The schematics, page 1 and 2.

Click on the picture to get a larger view. The picture shows the schematics of the amp. Of course you can't use it for anything except for an overview. Please download the pdf-file instead if you want to see the details.

The text is for the left channel.

The main part is a power amp, the TPA6120, IC3. The TPA6120 is a new headphone amp IC with extra good driving capability of 700 mA which will be sufficient for all headphones on the market. The TPA6120 is of a current feedback topology and this makes the inputs a bit unusual. The input bias currents are around 12 µA which more or less means that you must use a buffer in front of the TPA6120. This IC is designed to be used with low impedance signal sources so in order to avoid problems I have chosen to let an AD8610, IC1 feed the TPA6120.

Inverting mode for the TPA6120

The TPA6120 runs in inverting mode just because this will reduce the distortion by a factor of 10. This means that this design will invert the signal. Some people have problems with that but the only way to circumvent this is to use Sennheiser headphones with separate cables. Sorry believers for the absolute phase, this is not a product for you. Still it isn't totally impossible to change the amp to a non-inverting one but it requires a bit handiness. I leave this to those who are mighty for the task.

The input buffer

This design needs an input buffer because of the rather high input bias currents of the TPA6120. I have chosen AD8610 just because I like it. Any good single SO08 opamp will do here.

The gain

The total gain is determined by R4 and R5. Gain = R5/R4 + 1. Low values of these resistors is important if you want low noise.

The output has R10 and R11 in parallel with R12 this serves to purposes. The first one, R10 is to let the TPA6120 feel a pure resistive high frequency load or simply isolate the amp from capacitive load. R11 and R12 is common practice to interface normal headphones. Without these resistors it's very easy to damage low impedance headphones but if you have full control over the situation, omit those resistors, use the jumper J1. I should mention that many headphones are designed to be driven from a certain source impedance. Some people claim that this impedance is 120 ohms. Test this if you want to optimize the listening experience.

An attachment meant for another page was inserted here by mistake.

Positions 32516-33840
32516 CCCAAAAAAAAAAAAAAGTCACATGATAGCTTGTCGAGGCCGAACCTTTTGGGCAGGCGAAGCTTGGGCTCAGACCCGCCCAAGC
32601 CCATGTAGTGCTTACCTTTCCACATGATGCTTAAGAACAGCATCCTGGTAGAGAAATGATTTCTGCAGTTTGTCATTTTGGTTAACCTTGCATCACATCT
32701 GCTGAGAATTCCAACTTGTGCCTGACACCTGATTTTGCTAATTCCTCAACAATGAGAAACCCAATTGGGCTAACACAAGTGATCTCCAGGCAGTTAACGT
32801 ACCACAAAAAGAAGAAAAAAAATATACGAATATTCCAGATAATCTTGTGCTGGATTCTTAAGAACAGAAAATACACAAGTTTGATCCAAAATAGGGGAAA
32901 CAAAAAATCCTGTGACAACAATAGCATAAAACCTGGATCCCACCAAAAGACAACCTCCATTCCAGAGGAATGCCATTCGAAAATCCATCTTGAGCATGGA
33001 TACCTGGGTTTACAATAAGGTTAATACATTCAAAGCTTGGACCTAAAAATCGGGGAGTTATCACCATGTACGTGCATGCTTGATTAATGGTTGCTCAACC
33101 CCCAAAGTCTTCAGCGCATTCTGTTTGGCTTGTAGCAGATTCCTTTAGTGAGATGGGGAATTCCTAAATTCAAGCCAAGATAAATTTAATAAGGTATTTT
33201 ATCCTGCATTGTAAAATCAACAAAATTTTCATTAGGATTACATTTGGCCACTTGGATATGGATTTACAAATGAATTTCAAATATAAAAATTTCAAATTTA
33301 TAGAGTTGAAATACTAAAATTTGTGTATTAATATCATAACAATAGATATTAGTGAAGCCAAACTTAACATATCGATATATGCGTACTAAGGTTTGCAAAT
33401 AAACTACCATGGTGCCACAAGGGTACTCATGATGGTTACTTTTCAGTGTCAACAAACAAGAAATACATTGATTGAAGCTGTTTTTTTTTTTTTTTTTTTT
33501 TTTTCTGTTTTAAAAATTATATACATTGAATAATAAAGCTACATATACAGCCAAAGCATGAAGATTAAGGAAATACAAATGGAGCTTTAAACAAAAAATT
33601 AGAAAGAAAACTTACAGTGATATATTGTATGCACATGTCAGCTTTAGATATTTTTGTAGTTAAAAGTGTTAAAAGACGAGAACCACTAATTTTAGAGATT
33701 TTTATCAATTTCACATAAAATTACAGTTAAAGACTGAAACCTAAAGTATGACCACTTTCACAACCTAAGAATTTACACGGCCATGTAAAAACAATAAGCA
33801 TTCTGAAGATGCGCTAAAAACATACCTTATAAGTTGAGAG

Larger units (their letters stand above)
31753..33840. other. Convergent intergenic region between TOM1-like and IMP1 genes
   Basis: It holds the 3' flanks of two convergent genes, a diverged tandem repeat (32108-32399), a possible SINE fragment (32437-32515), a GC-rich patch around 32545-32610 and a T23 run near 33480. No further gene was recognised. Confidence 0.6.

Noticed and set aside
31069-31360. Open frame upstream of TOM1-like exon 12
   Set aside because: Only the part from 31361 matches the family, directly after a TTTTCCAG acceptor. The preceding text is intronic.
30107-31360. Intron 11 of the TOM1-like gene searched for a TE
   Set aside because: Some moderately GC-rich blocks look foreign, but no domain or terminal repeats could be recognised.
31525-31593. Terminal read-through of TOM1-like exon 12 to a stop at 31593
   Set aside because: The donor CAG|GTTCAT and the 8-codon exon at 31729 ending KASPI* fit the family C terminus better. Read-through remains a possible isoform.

The input filter

The input filter is very universal. You should have a lowpass filter, R3 and C2, but if you don't have any RFI trouble at all, it's not necessary, just replace the R3 with a jumper and omit C2. DC blocking capacitor may be necessary but check with your signal source first. The whole amp is DC connected so you must ensure that you haven't got any DC in your signal. The resistor R2 creates a DC path for the inputs of the opamp, otherwise it won't work. R1 is a pulldown resistor so the input coupling capacitor won't pick up any charges when the amp is unconnected. A charged capacitor can create a nasty spike at the output when something is connected to input.

The output power amp

The output power amp is the TPA6120 and is a current feedback type. I gather it's similar to my QRV-06. I recommend some reading in the datasheet of this very exciting IC. It's obvious that this extremely fast IC not is suited for anything else than a high quality printed circuit board. This pcb which I have made has double groundplanes, both to ensure good HF properites and also goos cooling.

The schematics, page 3

The schematics, page 4

Click on the picture to get a larger view. The picture shows the schematics of the amp. Of course you can't use it for anything except for an overview. Please download the pdf-file instead if you want to see the details.

The power supply is not very exotic, rather straight forward. It's designed to use two transformers, one for the positive voltage and the other one for the negative. I have also used the option to have separate regulators for each channel. It may add some positive effects but I don't know how much. The TPA6120 has an option for separate power connections so why don't use it? Those regulators are cheap and it certainly can't hurt.

The regulators are cooled by the groundplane and of a copper area on the upper side. Practical tests have shown that it works pretty good. The amp is warm, not hot in hard usage.

R25, R26 are bleeder resistors. The regulators won't discharge the capacitors completely when the have reached the voltage of 0,6 V. The resistor creates a clean start at power up.

C15-C18 are for reducing EMI caused by diode switching.

The transformers are short circuit proof by design, therefore you don't need fuses.

R39 is for transient suppression.